More recently, the Virginia Day Nursery on East 10th Street underwent an inspection on Aug. 7 that found the school failed to arrange and conduct background checks for required individuals, and failed to re-clear individuals after two years. Both public health hazard violations at St. Brigid and Virginia Day remain unresolved, according to the Child Care Connect database.
In total, this newspaper found eight unresolved health hazard violations in six schools. Three of those violations came from preschools that have contracts with the NYC Administration for Children’s Services to provide subsidized childcare: Virginia Day Nursery in the East Village, the Educational Alliance Head Start at P.S. 142 on the Lower East Side, and Hamilton Madison Swing Space in Lower Manhattan.
In Chelsea, the Sacred Heart of Jesus Preschool on West 52nd Street currently has an open public health hazard violation from an inspection in late-April for failing to maintain the building in a safe manner, failing to maintain the structural integrity of the building, the presence of pests, inadequate heat ventilation and lighting, and the presence of nuisances and hazards at the time of inspection.
The next level of violation, below the public health hazard violation, are deemed “critical,” and require correction within two weeks. These can include everything from child care staff using “unacceptable forms of discipline” to a lack of signage for exits, according to the city’s health code.
At Hamilton Madison Swing Space in Lower Manhattan, for instance, there are currently three unresolved critical violations for things such as a lack of running water or water that exceeded 115 degrees Fahrenheit, a lack of storage areas for children’s outer garments and a lack of signage for points of egress.
At the St. Brigid School in the East Village, one of two unresolved critical violations from an inspection on Aug. 7 was for staff being allowed to perform their duties while unhealthy or incapable.
The least pressing category is a general or minor violation, which covers offenses such as unclean conditions and child care staff caring for children while unhealthy.
When presented with the data, Norvell said in some cases schools contest their violation status, which is maintained on the city’s database until it has been adjudicated. Norvell reinforced the administration’s stance that all priority health violations have been dealt with, and that if any universal pre-K site has an outstanding public health hazard they will be prevented from opening on the first day of school.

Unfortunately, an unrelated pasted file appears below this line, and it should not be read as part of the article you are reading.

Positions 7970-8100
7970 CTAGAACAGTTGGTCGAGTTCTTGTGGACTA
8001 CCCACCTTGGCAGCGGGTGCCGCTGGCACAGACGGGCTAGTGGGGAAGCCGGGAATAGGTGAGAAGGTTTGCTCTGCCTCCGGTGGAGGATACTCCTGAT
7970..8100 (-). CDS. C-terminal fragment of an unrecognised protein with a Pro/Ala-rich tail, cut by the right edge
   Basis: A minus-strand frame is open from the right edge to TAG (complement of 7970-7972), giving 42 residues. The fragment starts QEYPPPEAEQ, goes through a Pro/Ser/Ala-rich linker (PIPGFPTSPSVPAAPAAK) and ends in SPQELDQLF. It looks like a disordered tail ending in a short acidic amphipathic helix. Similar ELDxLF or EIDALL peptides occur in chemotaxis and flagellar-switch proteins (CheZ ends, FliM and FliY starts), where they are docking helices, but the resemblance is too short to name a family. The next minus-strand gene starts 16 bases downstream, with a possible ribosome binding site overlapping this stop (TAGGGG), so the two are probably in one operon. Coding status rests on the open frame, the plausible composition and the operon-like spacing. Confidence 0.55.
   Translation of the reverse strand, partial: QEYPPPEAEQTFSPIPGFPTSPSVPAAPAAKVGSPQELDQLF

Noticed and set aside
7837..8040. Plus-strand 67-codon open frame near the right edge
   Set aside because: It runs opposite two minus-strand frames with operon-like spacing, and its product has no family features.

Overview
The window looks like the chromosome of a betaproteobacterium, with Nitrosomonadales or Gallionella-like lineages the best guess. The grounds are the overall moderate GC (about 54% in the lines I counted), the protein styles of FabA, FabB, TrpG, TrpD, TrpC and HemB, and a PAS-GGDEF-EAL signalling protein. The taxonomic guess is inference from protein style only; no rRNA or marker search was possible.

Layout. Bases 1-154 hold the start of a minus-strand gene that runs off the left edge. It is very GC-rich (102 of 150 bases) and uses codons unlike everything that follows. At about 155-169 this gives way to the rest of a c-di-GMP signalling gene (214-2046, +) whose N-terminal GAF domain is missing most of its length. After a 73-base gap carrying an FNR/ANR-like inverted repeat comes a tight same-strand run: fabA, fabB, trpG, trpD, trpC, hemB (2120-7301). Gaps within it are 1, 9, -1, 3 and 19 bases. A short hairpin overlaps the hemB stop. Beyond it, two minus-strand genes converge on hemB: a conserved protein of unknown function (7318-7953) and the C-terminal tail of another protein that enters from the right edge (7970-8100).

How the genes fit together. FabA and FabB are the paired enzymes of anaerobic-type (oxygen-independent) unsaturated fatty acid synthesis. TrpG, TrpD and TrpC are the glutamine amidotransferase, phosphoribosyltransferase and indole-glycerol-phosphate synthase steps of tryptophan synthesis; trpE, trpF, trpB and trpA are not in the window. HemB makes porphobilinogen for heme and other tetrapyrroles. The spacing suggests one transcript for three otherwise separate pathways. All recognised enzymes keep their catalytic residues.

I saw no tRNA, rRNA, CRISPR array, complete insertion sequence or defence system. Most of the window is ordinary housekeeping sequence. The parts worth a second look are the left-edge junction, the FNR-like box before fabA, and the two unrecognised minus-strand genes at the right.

But in touting its claim that the most serious of violations have been cleared up three weeks before the school year starts, the mayor’s office urged parents to review their program’s health and safety history, which as of Monday, included many serious violations that appear to be unresolved.
As of Monday, Aug. 17, the eight public health hazard violations mentioned above remain open and require re-inspection, according to the Child Care Connect database. Norvell said in the case of St. Gregory the Great Preschool on the Upper West Side and St. Brigid, the violations have been fully resolved in the field and will be reflected in the database on its next update.
“Even as we’re dealing with adjudicating [the public health hazard violations], and whether they stay on the books or not, the actual hazard that exists on the ground in the center has been corrected,” said Norvell, who also noted that public health hazard violations require on-the-spot mitigation, and schools that fail in this regard are prohibited from opening.
Donna Gabella, the principal of St. Gregory the Great Preschool, confirmed the violations were resolved.
“They have been resolved, yes,” said Gabella. “I know I have been working very closely with the Dept. of Education to address any issues, and that’s been going on all summer.”